The Disclosure of Cyber-Related Matters in a Company’s Business Description- On October 13, 2011, the SEC issued a Disclosure Guidance related to cybersecurity risks and cyber incidents. Today I am continuing my discussion on that disclosure guidance.
Disclosure of cyber-related matters may be required in a company’s business description where they effect a company’s products, services, relationships with customers and suppliers or competitive conditions. Likewise, material litigation would need to be included in the “legal proceedings” section of a periodic report or registration statement.
Cyber-matters may need to be included in a company’s financial statements prior to, during and/or after an incident. Costs to prevent cyber-incidents are generally capitalized and included on the balance sheet as an asset. GAAP provides for specific recognition, measurement and classification treatment for the payment of incentives to customers or business relations, including after a cyber-attack. Cyber-incidents can also result in direct losses or the necessity to account for loss contingencies, including those related to warranties, breach of contract, product recall and replacement, indemnification or remediation. Furthermore, incidents can result in loss of, and therefore accounting impairment to, goodwill, intangible assets, trademarks, patents, capitalized software and even inventory.
To the extent that cyber-matters effect a company’s ability to record, process, summarize and report financial and other information in SEC filings, management will need to consider whether there is a reportable deficiency in disclosure controls and procedures.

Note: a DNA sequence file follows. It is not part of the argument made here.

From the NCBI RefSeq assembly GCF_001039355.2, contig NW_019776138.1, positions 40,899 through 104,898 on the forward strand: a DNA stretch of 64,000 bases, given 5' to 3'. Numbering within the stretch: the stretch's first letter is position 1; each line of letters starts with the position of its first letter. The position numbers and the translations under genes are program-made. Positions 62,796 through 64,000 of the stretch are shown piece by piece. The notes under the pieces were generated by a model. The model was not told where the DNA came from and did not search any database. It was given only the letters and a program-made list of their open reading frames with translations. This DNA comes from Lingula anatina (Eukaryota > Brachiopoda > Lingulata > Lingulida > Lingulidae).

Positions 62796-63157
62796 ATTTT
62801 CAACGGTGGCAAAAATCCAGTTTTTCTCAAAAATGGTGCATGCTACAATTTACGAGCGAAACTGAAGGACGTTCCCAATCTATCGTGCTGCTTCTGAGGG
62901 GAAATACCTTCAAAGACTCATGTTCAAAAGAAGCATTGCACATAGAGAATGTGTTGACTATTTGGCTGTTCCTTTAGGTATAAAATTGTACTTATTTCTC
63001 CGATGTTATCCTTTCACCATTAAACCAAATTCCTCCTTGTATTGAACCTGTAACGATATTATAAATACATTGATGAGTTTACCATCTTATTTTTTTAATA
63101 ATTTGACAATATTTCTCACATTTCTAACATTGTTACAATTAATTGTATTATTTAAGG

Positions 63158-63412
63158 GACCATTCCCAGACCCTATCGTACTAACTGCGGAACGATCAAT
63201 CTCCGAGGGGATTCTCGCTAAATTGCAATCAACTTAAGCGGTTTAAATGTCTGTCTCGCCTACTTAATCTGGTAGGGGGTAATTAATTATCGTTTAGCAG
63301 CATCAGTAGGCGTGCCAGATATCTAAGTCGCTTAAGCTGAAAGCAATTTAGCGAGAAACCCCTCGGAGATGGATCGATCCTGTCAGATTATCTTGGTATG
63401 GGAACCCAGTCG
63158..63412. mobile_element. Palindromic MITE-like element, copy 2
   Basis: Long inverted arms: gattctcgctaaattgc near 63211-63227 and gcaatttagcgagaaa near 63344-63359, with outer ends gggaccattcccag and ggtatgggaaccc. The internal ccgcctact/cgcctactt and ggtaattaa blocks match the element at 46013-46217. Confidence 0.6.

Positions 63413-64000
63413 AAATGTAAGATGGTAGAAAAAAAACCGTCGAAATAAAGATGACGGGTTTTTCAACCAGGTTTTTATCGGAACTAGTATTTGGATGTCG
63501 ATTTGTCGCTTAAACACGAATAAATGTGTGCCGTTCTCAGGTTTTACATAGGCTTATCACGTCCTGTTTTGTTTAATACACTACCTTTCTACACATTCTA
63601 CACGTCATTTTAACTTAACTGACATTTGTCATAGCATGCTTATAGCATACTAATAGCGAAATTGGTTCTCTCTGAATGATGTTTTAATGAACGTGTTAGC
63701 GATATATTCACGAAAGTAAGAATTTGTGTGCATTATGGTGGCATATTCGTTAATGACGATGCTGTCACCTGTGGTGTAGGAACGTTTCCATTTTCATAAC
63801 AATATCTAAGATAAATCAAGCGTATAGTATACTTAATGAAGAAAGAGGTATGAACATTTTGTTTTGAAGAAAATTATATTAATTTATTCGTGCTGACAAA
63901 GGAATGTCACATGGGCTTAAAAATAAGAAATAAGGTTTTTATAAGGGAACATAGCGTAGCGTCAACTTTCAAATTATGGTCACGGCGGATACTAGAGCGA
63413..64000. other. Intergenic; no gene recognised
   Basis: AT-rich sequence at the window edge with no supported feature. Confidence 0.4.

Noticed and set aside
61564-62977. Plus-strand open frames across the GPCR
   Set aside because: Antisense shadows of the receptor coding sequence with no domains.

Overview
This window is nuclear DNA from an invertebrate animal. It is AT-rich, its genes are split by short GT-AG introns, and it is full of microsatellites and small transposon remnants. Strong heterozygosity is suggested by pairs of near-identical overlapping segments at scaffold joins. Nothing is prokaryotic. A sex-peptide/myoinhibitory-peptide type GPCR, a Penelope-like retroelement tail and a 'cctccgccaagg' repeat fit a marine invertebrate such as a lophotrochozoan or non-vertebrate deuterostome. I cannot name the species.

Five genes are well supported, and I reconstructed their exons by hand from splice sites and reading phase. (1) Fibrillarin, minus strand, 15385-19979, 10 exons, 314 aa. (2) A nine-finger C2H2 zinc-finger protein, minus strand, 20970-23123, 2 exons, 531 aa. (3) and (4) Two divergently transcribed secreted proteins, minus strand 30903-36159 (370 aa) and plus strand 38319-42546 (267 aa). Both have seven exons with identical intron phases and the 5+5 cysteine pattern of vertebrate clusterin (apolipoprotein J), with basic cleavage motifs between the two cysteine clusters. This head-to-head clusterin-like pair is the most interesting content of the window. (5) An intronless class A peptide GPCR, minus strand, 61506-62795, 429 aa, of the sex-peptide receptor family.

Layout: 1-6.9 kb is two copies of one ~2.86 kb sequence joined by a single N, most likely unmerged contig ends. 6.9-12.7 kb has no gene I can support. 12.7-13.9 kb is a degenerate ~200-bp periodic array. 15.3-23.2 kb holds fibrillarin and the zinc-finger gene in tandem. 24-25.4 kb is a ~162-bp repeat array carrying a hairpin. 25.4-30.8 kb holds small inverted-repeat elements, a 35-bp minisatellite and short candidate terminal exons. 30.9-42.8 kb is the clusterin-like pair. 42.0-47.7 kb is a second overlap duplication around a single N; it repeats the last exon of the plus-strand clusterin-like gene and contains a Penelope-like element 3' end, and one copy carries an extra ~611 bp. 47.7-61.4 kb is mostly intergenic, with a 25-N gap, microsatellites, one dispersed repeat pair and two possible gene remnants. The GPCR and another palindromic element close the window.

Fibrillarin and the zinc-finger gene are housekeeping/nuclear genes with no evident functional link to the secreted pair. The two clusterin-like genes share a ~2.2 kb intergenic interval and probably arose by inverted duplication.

The Yahoo hacking incident resulted in numerous media articles and blogs related to the disclosure of cyber-matters in SEC reports. One such blog was written by Kevin LaCroix and published in the D&O Diary. Mr. LaCroix’s blog points out that according to a September 19, 2016, Wall Street Journal article, cyber-attacks are occurring more frequently than ever but are rarely reported. The article cites a report that reviewed the filings of 9,000 public companies from 2010 to the present and found that only 95 of these companies had informed the SEC of a data breach.
As reported in a blog published by Debevoise and Plimpton, dated September 12, 2016, as pointed out by thecorporatecounsel.net, a review of Fortune 100 cyber-reporting practices revealed that most disclosures are contained in the risk-factor section of regular periodic reports such as Forms 10-Q and 10-K as opposed to interim disclosures in a Form 8-K. Moreover, only 20 incidents were reported at all in the period from January 2013 through the third quarter of 2015.
My opinion is that companies are relying on the materiality standard to avoid disclosure of cyber-incidents. Most public-company hacking involves large organizations that can reasonably make the judgment call that the incident and its effects are not material to investment decisions. However, with the current industry focus on cybersecurity, I think we will see a shift towards more disclosure. As mentioned, I also expect new SEC guidance on the topic in the near future.